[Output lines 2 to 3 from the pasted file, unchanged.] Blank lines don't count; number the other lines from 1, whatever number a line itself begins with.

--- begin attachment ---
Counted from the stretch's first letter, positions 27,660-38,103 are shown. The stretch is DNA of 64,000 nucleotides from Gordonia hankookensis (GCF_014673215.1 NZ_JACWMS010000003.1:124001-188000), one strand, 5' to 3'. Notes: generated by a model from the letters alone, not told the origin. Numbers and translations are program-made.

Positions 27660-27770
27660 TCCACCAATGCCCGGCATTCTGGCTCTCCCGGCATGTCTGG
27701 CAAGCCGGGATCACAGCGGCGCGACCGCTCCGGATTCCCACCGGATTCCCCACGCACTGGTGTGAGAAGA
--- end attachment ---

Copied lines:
Positions 27660-27770
27660 TCCACCAATGCCCGGCATTCTGGCTCTCCCGGCATGTCTGG